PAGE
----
Beaches / Parks & Forests / Southeast Florida

‘Secret’ beach? Discover Hobe Sound’s wild beach

Secret beach: Hobe Sound NWR sea oats

Sea oats line 5 miles of wild beach at Hobe Sound NWR.

 

 

Secret beaches are the stuff of vacation dreams. But in Florida, hidden and unspoiled beaches are as rare as flamingos.

I found one, though, at Hobe Sound National Wildlife Refuge,  midway between West Palm Beach and Port St. Lucie.

Secret beach: Hobe Sound NWR turtle nest

There were more turtle nests than people on the beach.

How can I call a beach that is part of the national refuge system a secret? It’s located at the end of a dead-end road on a barrier island that gets little outside traffic. There are no signs alerting you to it. After 30-plus years of exploring Florida’s southeast, I had never come across this magnificent beach — more than 5 miles of wild,  broad unspoiled sandy shore, lined with thick native vegetation and without a condo or T-shirt shop in sight.

Secret beach: Hobe Sound NWR beach flowers

No condos: The beach is lined with native vegetation.

On a hot and sunny Saturday morning, there were more turtle nests than people on the beach. We saw four beach umbrellas, eight surfers and two fishermen.

We walked for miles, often with a vast expanse of beach, ocean and sky ahead of us without another person visible.

We stumbled on Hobe Sound NWR while bicycling lovely North Beach Road on Jupiter Island.  (That’s another story, which you can read here.)   The two-lane residential North Beach Road dead ends into Hobe Sound NWR.

Secret beach: Hobe Sound NWR seascape

A vast wide beach with few people and no nearby development.

Arriving by bike, we entered for free. (Vehicles are $5 per person.) There is a parking lot, portable toilets and a wooden observation platform atop of the dune.  That’s it for development at the beach section of Hobe Sound NWR. (There is another part of the wildlife refuge on Federal Highway in Hobe Sound with a nature center.)

Starting from the parking lot, you can walk north on the beach all the way to the St. Lucie River Inlet. (The last section is actually St. Lucie Inlet Preserve State Park.)

Secret beach: Hobe Sound NWR swimmer

There’s no lifeguard and the water can get deep within a few steps.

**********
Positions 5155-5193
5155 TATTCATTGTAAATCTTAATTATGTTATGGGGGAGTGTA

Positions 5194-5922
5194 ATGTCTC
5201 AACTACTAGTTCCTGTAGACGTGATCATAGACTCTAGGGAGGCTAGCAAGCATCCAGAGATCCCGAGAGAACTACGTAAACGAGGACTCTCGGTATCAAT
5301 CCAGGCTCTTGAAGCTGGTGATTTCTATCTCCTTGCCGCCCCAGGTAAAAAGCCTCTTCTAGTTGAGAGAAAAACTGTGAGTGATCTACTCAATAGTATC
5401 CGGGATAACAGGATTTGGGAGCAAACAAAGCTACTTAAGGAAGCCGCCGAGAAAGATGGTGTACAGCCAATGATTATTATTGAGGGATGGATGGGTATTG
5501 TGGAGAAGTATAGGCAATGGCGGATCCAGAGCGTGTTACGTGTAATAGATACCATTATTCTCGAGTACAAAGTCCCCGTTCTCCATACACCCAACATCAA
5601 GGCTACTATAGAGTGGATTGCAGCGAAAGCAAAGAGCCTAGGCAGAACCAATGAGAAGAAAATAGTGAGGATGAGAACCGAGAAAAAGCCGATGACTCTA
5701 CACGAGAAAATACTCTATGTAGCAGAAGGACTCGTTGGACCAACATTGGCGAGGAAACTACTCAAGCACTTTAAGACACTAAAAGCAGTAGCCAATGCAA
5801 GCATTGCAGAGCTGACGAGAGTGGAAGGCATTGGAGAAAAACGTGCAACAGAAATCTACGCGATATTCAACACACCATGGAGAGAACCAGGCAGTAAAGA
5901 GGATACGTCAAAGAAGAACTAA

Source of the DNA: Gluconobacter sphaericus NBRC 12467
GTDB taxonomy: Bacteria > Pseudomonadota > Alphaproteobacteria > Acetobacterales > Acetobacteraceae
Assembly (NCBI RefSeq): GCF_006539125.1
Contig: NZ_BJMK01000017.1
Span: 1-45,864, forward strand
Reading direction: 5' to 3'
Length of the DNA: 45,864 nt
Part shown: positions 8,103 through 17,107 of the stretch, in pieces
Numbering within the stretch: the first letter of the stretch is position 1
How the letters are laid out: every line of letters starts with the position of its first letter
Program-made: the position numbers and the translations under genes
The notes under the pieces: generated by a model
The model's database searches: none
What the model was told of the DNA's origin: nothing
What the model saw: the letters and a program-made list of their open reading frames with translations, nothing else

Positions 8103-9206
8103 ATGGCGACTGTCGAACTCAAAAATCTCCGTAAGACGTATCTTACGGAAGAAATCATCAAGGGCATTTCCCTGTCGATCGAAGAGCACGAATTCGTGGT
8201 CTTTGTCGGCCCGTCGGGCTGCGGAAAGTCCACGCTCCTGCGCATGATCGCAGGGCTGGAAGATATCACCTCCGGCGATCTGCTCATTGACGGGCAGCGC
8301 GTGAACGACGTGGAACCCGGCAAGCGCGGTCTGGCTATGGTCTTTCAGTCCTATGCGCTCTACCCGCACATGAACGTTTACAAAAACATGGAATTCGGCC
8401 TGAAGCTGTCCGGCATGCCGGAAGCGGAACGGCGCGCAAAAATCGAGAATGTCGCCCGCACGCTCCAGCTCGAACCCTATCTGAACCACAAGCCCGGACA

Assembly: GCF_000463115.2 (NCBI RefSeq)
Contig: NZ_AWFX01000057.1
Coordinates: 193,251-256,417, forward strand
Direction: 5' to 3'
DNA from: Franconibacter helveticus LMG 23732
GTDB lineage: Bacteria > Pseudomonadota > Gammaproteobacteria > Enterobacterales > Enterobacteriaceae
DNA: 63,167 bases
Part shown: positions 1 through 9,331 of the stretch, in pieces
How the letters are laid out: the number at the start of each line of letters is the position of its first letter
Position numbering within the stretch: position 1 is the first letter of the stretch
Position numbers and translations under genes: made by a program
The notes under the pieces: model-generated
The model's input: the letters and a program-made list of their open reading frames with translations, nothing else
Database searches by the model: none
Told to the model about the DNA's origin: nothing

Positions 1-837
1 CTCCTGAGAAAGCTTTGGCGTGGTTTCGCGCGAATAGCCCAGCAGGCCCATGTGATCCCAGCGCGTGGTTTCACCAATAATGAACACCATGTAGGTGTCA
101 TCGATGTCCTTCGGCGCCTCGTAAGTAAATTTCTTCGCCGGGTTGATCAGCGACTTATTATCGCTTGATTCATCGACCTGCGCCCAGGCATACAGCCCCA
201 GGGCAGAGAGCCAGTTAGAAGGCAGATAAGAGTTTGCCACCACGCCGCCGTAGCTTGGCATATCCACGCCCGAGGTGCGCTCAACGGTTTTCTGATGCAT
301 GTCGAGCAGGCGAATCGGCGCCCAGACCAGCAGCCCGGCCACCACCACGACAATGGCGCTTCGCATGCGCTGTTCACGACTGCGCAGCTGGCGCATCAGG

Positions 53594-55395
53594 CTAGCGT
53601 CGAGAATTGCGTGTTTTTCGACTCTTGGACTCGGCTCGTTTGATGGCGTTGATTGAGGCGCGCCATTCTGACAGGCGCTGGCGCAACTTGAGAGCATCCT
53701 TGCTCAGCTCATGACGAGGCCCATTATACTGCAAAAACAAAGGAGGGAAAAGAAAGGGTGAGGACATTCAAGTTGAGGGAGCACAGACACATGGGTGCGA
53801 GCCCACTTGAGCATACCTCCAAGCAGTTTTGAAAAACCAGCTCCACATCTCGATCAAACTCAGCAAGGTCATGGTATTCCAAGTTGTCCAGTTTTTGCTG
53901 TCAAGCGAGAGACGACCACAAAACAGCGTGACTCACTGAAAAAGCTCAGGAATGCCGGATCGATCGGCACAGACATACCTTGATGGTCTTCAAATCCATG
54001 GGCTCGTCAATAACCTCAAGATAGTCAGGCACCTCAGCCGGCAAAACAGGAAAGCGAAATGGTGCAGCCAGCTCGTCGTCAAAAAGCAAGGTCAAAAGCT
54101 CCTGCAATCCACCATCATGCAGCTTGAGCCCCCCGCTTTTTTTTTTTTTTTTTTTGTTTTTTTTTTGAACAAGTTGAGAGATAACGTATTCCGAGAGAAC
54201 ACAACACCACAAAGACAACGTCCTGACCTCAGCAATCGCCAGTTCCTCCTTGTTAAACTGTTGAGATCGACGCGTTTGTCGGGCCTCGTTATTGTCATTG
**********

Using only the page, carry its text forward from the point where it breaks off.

The coarse sand is studded with many shells — mostly small and common ones, but every few feet there will be a perfect little shell that reminds you of how beautiful common things in nature can be.

We swam on a day when the waves were impressive enough to attract surfers, which meant the surf bounced us around a bit.

There is no lifeguard and the water can get deep within a few steps, so this won’t be the perfect place for children to swim.

How to reach the beach at Hobe Sound National Wildlife Refuge:  The quickest route is to exit I-95 at County Road 708, also known as Bridge Road, and drive two miles east.  Once you cross the Intracoastal, you pass through a lovely section of road lined with arching ficus trees. At the ocean, there is a free parking lot for an excellent public beach, Hobe Sound Martin County Beach Park. Turn left and drive 3 miles north. The road dead-ends at Hobe Sound NWR.

If you come from the south, consider getting off I-95 at Indiantown Road and driving up Jupiter Island for a scenic drive past mansions. You’ll pass the Jupiter Lighthouse and Blowing Rocks Preserve on your way north.

Links for planning a visit to Hobe Sound National Wildlife Refuge:

What’s nearby? This Jupiter Island area offers many outstanding locations.

  • St. Lucie Inlet Preserve State Park, a state park reachable only boat.
  • Blowing Rocks Preserve, an outstanding and unique beach very nearby
  • The historic 1860 Jupiter lighthouse, which is one of the few lighthouses you can climb. The waterfront museum in the newly restored WWII building offers indoor Florida history exhibits, outdoor exhibits and the Tindall Pioneer Homestead. It’s $9 for adults, $5 children ages 6 to 18, ages 5 and under free.
  • Square Grouper Tiki Bar, 111 Love St., Jupiter:  This is such a classic beach bar that it was used as the locale for the “It’s Five O’Clock Somewhere” music video featuring country music artist Alan Jackson and Jimmy Buffett.  It’s right on the sandy beach of the Loxahatchee River overlooking the 1860 lighthouse and the inlet. It’s very popular; best time to visit is in the afternoon.  Here’s what Yelpers say and here’s the “Five O’Clock Somewhere video.

 

 

 

 

 

 

14 Comments

  1. I am so grateful for this site! I am new to Florida and want to get out and snorkel and swim — this site has been a great way to figure out my plans. Thanks to everyone for providing such valuable info and insights into Florida adventure travel!

    • Meg,
      I’m so glad we can be of service. I’ve spent several decades exploring Florida’s outdoors and history and there are so many terrific places to discover. I am happy to help people find the special natural and historic spots.

  2. Pingback: BEST of the AREA....OUTDOORS

  3. We’re both right! Wikipedia says: “Banyan” often refers specifically to the Indian banyan or Ficus benghalensis, which is the national tree of the Republic of India.

  4. I thought the trees arching the road were banyan trees?

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